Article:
Southern Illinois will become the focus of the astronomical world in August 2017 because – per astronomical predictions – Carbondale will not only lie in the direct path of the first total solar eclipse over the U.S. since 1979, but it also will be the one place on earth where the eclipse lasts the longest – approximately 2 minutes and 40 seconds.
The Aug. 21 event is expected to attract between 50,000 and 500,000 onlookers, according to members of the Jackson County Board. The board is already laying organizational and legislative groundwork to meet the human influx.
Members of the county's Public Safety Committee predicted during a recent meeting that the eclipse crowd may stretch current public resources to the limit and that they will need a new way to track the flow of spectators.
Committee Chairman Keith Larkin said more than a few local residents have announced plans to rent their properties to visitors. Larkin said that although there's an Illinois law on the books that regulates campgrounds that operate more than six days a year, the eclipse event will only last two or three days. He said the crush of people probably will be gone before the legislative cut-off.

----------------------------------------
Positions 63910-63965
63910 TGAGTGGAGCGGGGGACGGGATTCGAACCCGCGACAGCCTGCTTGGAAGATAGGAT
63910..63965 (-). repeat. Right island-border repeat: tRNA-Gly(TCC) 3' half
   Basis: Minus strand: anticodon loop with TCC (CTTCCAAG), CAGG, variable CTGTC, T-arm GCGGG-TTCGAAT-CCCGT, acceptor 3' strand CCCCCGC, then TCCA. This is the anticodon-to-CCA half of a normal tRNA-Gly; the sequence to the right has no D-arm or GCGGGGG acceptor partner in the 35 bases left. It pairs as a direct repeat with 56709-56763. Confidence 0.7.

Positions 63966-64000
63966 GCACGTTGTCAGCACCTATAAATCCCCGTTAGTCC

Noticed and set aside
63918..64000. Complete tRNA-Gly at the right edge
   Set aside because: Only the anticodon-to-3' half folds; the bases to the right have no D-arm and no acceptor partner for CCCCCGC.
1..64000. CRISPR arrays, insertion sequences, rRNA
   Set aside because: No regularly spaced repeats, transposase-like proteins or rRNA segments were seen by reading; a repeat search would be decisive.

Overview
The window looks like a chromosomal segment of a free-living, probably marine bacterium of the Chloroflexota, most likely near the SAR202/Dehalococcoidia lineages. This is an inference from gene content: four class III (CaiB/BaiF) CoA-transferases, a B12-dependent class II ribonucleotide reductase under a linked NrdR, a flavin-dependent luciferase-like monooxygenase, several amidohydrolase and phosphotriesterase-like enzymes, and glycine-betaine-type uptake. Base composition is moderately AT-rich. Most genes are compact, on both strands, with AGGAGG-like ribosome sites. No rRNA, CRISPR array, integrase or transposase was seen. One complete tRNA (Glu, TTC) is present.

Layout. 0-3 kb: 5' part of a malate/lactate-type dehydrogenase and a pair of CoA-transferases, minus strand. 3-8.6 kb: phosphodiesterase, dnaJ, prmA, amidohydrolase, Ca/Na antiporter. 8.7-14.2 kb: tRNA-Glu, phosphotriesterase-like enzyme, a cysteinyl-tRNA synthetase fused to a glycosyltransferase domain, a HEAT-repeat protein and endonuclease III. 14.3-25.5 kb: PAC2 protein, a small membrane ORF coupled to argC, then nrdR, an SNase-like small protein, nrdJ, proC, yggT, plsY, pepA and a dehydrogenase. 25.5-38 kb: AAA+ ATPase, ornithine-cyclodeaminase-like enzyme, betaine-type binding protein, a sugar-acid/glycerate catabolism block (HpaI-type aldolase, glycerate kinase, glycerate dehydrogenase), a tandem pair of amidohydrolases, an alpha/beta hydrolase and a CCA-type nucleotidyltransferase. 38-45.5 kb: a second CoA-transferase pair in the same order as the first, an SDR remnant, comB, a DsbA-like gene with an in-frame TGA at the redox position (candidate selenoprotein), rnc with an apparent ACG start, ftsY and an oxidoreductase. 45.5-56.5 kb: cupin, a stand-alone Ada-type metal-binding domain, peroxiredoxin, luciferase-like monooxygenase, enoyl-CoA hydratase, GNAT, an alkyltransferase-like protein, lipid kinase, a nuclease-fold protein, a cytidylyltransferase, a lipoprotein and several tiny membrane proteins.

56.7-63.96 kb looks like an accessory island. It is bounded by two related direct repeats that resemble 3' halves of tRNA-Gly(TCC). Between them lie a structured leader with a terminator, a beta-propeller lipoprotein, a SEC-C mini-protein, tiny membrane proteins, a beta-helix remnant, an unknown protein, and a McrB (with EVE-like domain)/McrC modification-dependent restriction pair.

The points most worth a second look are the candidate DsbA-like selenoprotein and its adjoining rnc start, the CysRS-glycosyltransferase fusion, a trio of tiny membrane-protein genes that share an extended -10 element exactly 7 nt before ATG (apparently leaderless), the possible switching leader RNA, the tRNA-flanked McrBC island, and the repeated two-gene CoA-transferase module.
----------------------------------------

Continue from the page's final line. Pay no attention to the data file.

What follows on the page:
"What concerns us is the strain that additional population will put on the infrastructure, and not just physical infrastructure, but emergency services," Larkin said. "Assuming no negative behavior, it could still cause issues with things like traffic control and response times."
Larkin's committee has recommended the possible implementation of a new county ordinance that would require permits for those who plan to open campsites for eclipse visitors.
Larkin said such a permit would require a nominal processing fee, perhaps as low as $5, and would be intended first and foremost as a logistical planning tool.
Board members said they are concerned about the possibility that even one property owner with hundreds of acres will rent space to campers without the proper facilities for sewage or solid waste, or even the ability to provide clean drinking water.
"It's not that we don't want you to be able to have an event on your property; it's not that we don't want you to economically profit from that. We're fine with that. In fact, that's kind of what we're trying to encourage," Larkin said.
Larkin said he's also aware the eclipse will attract vendors seeking to supply food, beverages and souvenirs to eclipse-watchers. Larkin wants to ensure the county adheres to state laws that govern such mobile merchants.
"It would be irresponsible, I think, if we didn't make sure we had whatever infrastructure we needed in place to make sure those transactions are recorded for sales tax," Larkin said.